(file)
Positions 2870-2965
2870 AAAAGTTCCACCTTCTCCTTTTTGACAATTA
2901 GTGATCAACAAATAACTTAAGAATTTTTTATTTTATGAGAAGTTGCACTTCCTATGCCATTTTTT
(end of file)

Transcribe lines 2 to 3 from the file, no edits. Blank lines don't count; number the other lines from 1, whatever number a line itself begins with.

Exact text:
2870 AAAAGTTCCACCTTCTCCTTTTTGACAATTA
2901 GTGATCAACAAATAACTTAAGAATTTTTTATTTTATGAGAAGTTGCACTTCCTATGCCATTTTTT